The meeting was my first step in being a voice for my son. If I didn’t advocate for him, who would?
I have seen way too many children and young adults struggle in my teaching career because they didn’t have someone champion for them at the table opposite me. It takes patience, time, steadfast commitment, and an unconditional willingness to stay attuned to all aspects of your child’s special needs. I knew some of my students’ parents just didn’t have it in them, whether it be because they weren’t sure how to best support their child or because they just thought it was too much work.
But, this is what it means to be a special needs parent. Advocating for your child and building positive relationships with those who need to be the advocate in your absence.
So did a meeting finally commence? It certainly did. Was it now more of a reactive measure than a proactive measure? Unfortunately, yes. But, did his team and the administration leave with a completely different outlook on how to work with my son? Absolutely!
That one hour created the synergy I was hoping for. It uncovered so many inquiries his teachers had steadily been gathering during that inaugural week with Nico. I was able to provide them tips and tricks, behaviors to look out for, ways to help him manage his emotions, and, most importantly, what makes Nico—this happy, affectionate, fun-loving kid— who he is. The meeting also gave me insight into the Collaborative Classroom model his general and special education teachers were utilizing. Plus, I learned how comfortable they were with his IEP and if they felt equipped to help him reach his goals and objectives.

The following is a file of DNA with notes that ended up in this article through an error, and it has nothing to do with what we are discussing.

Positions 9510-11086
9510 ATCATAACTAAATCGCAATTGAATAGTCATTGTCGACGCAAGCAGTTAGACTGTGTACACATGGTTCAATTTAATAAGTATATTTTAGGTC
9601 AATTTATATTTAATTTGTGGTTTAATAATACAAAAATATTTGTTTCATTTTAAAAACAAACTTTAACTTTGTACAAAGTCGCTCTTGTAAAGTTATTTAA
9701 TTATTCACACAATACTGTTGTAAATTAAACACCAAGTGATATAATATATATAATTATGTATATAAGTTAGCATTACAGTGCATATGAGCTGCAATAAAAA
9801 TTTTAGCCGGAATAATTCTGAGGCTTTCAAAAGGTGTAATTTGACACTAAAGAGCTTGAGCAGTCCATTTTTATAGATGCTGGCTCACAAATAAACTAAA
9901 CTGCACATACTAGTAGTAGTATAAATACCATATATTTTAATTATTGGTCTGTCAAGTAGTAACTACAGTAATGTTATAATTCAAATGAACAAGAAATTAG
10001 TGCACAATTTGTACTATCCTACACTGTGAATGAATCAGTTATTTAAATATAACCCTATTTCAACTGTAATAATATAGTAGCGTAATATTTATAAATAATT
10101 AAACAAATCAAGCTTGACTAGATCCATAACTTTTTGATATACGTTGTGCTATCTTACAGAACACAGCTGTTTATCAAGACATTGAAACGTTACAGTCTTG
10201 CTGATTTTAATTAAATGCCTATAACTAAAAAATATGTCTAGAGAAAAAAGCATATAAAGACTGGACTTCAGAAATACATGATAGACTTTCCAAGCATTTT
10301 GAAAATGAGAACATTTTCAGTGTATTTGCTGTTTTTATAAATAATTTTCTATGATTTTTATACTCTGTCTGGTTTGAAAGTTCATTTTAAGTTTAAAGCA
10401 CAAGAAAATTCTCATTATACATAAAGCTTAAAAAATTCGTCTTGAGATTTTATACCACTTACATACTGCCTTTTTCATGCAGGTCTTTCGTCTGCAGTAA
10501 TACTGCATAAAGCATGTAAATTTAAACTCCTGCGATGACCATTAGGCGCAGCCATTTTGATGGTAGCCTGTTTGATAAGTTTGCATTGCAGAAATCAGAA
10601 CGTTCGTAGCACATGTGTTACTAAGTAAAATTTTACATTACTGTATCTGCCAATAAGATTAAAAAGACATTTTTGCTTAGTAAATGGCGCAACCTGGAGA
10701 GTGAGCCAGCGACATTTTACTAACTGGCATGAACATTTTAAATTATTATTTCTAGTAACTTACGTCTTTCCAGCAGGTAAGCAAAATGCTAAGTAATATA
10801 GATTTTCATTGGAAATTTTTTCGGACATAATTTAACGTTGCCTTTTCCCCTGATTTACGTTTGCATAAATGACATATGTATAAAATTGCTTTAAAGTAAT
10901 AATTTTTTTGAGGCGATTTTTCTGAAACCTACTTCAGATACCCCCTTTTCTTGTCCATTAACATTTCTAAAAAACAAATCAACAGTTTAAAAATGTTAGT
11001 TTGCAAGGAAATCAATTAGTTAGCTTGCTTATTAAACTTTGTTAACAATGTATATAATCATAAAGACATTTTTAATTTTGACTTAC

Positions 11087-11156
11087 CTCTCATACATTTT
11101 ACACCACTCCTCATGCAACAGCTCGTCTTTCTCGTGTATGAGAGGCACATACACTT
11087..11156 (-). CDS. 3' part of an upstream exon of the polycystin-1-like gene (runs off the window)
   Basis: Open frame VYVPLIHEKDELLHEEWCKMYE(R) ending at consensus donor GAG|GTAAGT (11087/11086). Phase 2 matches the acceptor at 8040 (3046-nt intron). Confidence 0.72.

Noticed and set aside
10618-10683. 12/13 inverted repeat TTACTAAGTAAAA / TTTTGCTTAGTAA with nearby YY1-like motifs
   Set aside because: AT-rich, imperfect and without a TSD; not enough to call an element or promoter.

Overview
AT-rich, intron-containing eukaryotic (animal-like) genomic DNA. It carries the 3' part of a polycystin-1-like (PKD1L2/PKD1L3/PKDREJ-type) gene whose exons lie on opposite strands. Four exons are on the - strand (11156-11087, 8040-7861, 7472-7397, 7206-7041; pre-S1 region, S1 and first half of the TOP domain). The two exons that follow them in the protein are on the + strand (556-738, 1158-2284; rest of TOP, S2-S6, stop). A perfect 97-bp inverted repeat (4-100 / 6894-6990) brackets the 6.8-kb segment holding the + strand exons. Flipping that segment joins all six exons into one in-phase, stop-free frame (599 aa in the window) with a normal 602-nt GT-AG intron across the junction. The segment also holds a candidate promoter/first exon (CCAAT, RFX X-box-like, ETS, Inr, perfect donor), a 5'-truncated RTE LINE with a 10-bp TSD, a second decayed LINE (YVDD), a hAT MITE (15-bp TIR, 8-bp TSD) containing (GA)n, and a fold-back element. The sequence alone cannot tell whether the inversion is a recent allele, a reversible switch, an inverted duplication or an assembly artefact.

Now, did they leave the meeting and beg the administration to never talk to me again? Ha! Maybe, but I hope not because they are a great bunch of teachers. They sat and listened intently, empathized with me, asked thoughtful questions, and never once made it seem like my concerns were not valid.
I know it’s tough to deal with parents like me when a teacher’s job is demanding enough as it is. I get it, I was one. But, with that meeting I hope they learned more about me, Nico’s mom, and what I will do to support THEM. What I will do to ensure they have a successful year because if they aren’t feeling supported, my son won’t get the support he needs, and all of my advocacy will have been in vain.